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Re: "You are Welcome" not frequently used in English ?

Postby billybob72 » Thu Nov 26, 2020 10:44 pm

I am British

The reply of 'you're welcome' is seen as an Americanism. British people don't usually use this term but if they do, it is creeping into the British-English lexicon alongside other NA English words and phrases.

Most British people would see 'you're welcome' as unnecessary.
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Re: "You are Welcome" not frequently used in English ?

Postby IntiPeque » Thu Nov 26, 2020 11:08 pm

billybob72 wrote:I am British

The reply of 'you're welcome' is seen as an Americanism. British people don't usually use this term but if they do, it is creeping into the British-English lexicon alongside other NA English words and phrases.

Most British people would see 'you're welcome' as unnecessary.


Excellent point. Not all english speaking countries use this - when I first went to Australia in the early 90's I rarely heard "no worries" but now it is common place even outside of Australia.

So, windsportinperu, I wouldn't take it personally if people don't respond that way in english - it's just a cultural difference.
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Re: "You are Welcome" not frequently used in English ?

Postby IntiPeque » Thu Nov 26, 2020 11:18 pm

69roadrunner wrote:
IntiPeque wrote:
69roadrunner wrote:That's awfully demanding of Juan


Not if it is the cultural norm to do so. In France "de rien" is the standard response as is "bitte" in Germany and I've experienced this as an immediate response in both countries - it's almost like a spoken period to end the conversation.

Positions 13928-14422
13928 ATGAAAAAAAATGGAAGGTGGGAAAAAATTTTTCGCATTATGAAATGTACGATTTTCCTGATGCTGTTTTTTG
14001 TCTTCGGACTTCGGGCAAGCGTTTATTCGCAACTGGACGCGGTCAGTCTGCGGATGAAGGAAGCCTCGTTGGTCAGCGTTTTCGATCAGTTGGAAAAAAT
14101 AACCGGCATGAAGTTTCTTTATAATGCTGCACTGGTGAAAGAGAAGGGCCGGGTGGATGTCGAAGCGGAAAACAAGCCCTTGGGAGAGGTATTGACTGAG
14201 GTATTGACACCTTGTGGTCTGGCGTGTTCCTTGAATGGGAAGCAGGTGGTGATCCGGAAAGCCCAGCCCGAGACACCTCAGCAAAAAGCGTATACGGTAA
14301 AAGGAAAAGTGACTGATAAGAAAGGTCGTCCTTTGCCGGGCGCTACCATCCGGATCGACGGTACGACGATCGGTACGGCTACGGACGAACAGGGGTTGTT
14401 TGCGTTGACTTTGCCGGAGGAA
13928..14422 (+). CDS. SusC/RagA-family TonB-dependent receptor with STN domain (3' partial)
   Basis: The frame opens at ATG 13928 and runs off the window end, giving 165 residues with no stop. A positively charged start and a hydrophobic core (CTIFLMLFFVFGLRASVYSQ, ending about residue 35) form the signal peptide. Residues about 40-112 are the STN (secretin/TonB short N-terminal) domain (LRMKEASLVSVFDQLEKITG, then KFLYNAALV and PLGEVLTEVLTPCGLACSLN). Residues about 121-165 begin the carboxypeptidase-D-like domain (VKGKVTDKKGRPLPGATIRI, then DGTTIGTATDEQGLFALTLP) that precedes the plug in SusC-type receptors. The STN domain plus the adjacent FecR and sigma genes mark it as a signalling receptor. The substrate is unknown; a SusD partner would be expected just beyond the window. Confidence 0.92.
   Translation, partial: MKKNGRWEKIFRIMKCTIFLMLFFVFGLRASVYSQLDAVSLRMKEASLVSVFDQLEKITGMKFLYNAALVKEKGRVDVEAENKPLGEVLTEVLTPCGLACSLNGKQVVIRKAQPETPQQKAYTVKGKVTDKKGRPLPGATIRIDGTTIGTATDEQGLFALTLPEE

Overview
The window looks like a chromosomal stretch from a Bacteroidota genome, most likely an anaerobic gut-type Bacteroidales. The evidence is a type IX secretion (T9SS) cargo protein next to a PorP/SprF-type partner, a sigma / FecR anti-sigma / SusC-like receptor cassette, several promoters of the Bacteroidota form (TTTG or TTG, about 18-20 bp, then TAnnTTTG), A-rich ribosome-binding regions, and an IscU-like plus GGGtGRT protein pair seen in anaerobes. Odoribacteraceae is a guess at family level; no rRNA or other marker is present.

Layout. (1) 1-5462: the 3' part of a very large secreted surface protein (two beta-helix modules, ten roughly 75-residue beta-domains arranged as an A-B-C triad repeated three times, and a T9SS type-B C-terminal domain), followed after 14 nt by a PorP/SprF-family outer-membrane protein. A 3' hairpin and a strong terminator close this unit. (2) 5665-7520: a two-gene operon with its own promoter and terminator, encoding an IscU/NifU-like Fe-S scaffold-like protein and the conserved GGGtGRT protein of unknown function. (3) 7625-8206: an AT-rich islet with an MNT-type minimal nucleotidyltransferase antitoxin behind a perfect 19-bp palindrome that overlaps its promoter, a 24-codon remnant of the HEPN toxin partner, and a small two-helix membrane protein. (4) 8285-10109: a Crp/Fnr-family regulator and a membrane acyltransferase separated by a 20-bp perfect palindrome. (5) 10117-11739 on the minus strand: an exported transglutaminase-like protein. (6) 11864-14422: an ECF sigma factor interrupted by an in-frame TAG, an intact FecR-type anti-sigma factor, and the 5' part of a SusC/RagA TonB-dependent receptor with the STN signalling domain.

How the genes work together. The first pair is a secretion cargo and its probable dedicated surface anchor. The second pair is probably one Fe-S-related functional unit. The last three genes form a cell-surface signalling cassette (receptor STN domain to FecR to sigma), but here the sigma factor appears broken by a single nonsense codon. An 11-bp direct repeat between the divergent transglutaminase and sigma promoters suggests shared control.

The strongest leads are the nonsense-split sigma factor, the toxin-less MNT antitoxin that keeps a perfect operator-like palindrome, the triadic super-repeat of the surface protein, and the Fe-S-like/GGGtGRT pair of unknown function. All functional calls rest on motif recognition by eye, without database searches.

Alan makes a good point that "you're welcome" now has modern day variations like "my pleasure" or the aussie "no worries". I don't hear it as much as I used to in the US - maybe that's being less formal but it feels like an erosion of common courtesy to me.

That's a nice lesson but neither windsportperu nor the rest of us are in France, Australia nor Germany.


The point (which you completely missed or simply ignored to indulge in troll like behavior) is that the convention of saying de nada or its linguistic equivalent is not "awfully demanding" but common in many civilized countries.
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Re: "You are Welcome" not frequently used in English ?

Postby billybob72 » Fri Nov 27, 2020 1:30 am

IntiPeque wrote:
69roadrunner wrote:
IntiPeque wrote:
69roadrunner wrote:That's awfully demanding of Juan


Not if it is the cultural norm to do so. In France "de rien" is the standard response as is "bitte" in Germany and I've experienced this as an immediate response in both countries - it's almost like a spoken period to end the conversation.

Alan makes a good point that "you're welcome" now has modern day variations like "my pleasure" or the aussie "no worries". I don't hear it as much as I used to in the US - maybe that's being less formal but it feels like an erosion of common courtesy to me.

That's a nice lesson but neither windsportperu nor the rest of us are in France, Australia nor Germany.


The point (which you completely missed or simply ignored to indulge in troll like behavior) is that the convention of saying de nada or its linguistic equivalent is not "awfully demanding" but common in many civilized countries.


It's funny you should mention it because 'no worries' is more common in British-English and that came from the Australian soap operas 'Neighbours' and 'Home and Away' if I am going to respond to a 'thank you' it will probably be with a 'no worries' like Crocodile Dundee :lol: (and of course, that film was probably the first time that phrase was introduced to the wider world...)
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Re: "You are Welcome" not frequently used in English ?

Postby alan » Fri Nov 27, 2020 8:44 am

billybob72 wrote:It's funny you should mention it because 'no worries' is more common in British-English and that came from the Australian soap operas 'Neighbours' and 'Home and Away' if I am going to respond to a 'thank you' it will probably be with a 'no worries' like Crocodile Dundee :lol: (and of course, that film was probably the first time that phrase was introduced to the wider world...)